Many of you will be aware of the DIRECT trial. First published in 2017, a UK primary care based trial funded by Diabetes UK, DiRECT was a major catalyst in initiating the conversation around remission of Type 2 diabetes. At the Diabetes UK conference in April, the research team announced their 5 year follow up data.
The original trial, based in 49 practices across Scotland and the North of England investigated the approach of a very low calorie diet (VLCD) for people recently diagnosed with type 2 diabetes (within the last 6 years). The participants enrolled in the intervention arm received 3-5 months of 750 calories per day full meal replacement plan, followed by supported food reintroduction. After 12 months, 46% of the participants were in remission from their type 2 diabetes (HBA1c in the normal range, off all diabetes medications), and of those whom had lost at least 15kg in weight, 86% achieved remission.
Two year data subsequently showed some weight regain and some return to type 2 diabetes, but 36% of all participants remaining in remission after 2 years. The cost effectiveness data was very convincing and led to many pilots across the NHS.
There have been many subsequent publications looking who is most likely to achieve remission, and the mechanisms behind remission, with a fascinating focus on the rapid reductions seen in liver fat deposition especially with rapid weight loss seen in the VLCD approach.
At the Diabetes UK Professional conference during April in Liverpool, Professors Mike Lean, Roy Taylor and team announced their 5 year follow up data. This is an extension to the original trial with 85 of the original participants involved, of whom 48 were in remission at the start of the extension. During this 3 year period, if participants gained >2kg they received further intervention, with a 3-4 week period of time back on the VLCD with support. Of those who were in remission at the end of the original 2 years, 23% were in remission after 5 years (11 / 48). Those who were still in remission had an average weight loss of 8.9kg at 5 years.
The data supports the discussion around remission of type 2 diabetes with all of our patients newly diagnosed. This trial has changed the conversation I have with patients from “you have type 2 diabetes, this is a progressive condition”, to “you have type 2 diabetes, I know it is difficult but if you can lose 10-15% of your body weight in this next year, you have a high chance of achieving remission”.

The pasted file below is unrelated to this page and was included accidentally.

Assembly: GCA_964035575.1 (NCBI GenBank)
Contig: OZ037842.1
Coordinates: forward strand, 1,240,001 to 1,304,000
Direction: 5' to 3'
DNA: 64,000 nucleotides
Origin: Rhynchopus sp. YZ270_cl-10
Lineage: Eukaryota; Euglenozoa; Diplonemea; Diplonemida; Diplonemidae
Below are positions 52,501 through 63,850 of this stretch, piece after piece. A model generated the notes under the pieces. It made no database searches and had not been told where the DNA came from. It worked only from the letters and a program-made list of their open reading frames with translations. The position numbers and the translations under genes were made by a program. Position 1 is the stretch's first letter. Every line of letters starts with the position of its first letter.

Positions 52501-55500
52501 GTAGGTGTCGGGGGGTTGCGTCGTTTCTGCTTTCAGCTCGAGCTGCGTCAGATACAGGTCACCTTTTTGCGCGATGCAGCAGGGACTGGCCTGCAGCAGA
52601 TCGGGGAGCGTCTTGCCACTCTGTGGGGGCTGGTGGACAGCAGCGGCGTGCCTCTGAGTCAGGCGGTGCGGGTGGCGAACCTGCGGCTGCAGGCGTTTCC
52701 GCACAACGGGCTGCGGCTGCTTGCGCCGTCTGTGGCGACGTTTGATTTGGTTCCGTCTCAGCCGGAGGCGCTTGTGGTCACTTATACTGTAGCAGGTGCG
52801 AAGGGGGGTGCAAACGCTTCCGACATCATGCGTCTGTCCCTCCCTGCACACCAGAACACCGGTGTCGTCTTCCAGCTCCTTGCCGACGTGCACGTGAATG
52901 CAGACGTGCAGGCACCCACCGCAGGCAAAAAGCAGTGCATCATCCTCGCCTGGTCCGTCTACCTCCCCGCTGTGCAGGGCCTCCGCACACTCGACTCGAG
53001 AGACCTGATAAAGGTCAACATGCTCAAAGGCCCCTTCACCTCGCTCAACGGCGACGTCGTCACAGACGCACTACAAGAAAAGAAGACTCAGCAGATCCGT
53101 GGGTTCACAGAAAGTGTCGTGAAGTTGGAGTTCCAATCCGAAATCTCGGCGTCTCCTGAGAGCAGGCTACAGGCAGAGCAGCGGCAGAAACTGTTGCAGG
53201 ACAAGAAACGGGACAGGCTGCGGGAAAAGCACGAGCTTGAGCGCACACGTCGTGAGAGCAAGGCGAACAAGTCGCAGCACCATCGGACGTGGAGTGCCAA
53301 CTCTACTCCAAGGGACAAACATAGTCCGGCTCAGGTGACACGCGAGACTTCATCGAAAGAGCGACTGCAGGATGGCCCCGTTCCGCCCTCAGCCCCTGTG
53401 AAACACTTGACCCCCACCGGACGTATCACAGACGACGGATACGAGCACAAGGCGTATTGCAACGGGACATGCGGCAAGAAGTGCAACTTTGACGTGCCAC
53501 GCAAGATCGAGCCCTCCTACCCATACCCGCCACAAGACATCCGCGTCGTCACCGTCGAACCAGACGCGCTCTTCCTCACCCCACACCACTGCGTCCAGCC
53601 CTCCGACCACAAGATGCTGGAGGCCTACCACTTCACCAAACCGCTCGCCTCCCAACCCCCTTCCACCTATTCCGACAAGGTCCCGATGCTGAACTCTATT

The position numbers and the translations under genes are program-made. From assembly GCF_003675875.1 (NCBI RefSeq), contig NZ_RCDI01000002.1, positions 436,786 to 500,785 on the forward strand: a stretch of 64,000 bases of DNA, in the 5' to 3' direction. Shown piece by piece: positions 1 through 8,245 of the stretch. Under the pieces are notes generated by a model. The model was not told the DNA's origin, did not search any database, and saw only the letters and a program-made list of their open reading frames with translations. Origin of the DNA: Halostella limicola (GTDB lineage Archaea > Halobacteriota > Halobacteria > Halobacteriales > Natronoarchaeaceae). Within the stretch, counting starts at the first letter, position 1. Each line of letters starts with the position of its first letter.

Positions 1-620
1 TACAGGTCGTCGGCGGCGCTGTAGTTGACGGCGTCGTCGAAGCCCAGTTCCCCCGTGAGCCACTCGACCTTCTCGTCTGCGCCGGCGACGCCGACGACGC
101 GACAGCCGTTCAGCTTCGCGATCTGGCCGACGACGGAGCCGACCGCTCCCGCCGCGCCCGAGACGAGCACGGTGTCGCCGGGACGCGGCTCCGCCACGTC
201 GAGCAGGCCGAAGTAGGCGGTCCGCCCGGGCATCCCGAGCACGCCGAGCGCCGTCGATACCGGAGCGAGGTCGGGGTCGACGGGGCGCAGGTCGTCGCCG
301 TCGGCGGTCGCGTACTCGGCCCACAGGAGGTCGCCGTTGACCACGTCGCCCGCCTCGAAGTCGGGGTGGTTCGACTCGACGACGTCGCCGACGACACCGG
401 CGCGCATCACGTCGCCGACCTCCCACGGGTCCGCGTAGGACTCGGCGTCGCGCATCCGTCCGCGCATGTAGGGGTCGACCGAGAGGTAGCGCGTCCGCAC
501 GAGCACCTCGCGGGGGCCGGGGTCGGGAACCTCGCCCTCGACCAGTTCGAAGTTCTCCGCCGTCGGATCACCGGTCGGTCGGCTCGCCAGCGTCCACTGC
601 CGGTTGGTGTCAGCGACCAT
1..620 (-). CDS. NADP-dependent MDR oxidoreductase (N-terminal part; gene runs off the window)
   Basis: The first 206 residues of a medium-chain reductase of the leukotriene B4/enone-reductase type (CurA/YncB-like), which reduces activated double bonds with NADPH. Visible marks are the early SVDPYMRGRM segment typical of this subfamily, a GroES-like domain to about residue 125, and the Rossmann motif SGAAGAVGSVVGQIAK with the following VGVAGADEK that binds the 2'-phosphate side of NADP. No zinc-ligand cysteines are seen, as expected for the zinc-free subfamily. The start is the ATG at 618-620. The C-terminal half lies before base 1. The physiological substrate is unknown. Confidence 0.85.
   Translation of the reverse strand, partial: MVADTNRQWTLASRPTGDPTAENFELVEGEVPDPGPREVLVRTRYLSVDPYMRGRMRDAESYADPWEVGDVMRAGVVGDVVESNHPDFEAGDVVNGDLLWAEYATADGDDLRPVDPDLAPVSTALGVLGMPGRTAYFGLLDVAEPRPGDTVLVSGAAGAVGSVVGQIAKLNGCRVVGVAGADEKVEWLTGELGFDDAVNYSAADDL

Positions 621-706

The VLCD approach will certainly not suit all, and I feel strongly that people should be able to choose the diet which best suits them, which they are able to afford and sustain. Evidence continues to emerge of the cardiometabolic benefits for a plethora of different dietary approaches. Many people will need professional support which we know can be lacking or has long waiting lists to access.
Achieving remission of type 2 diabetes, even for a few years, will have multiple beneficial effects. However, this data also clearly reveals that people who do achieve remission of their type 2 diabetes must receive annual HBA1c recalls as they are at high risk of re-entering the criteria for a diagnosis a few years down the line. Our coding of “remission” rather than “resolved” type 2 diabetes is important, ensuring that people remain on their annual recalls.
If you would like to top up your current knowledge of Diabetes in Primary Care, do come along to our online Diabetes Course on 8th July with myself and my Consultant Diabetes Nurse colleague Su Down for a full day update on everything you need to know from diagnostic dilemmas in diabetes to safe use of insulin.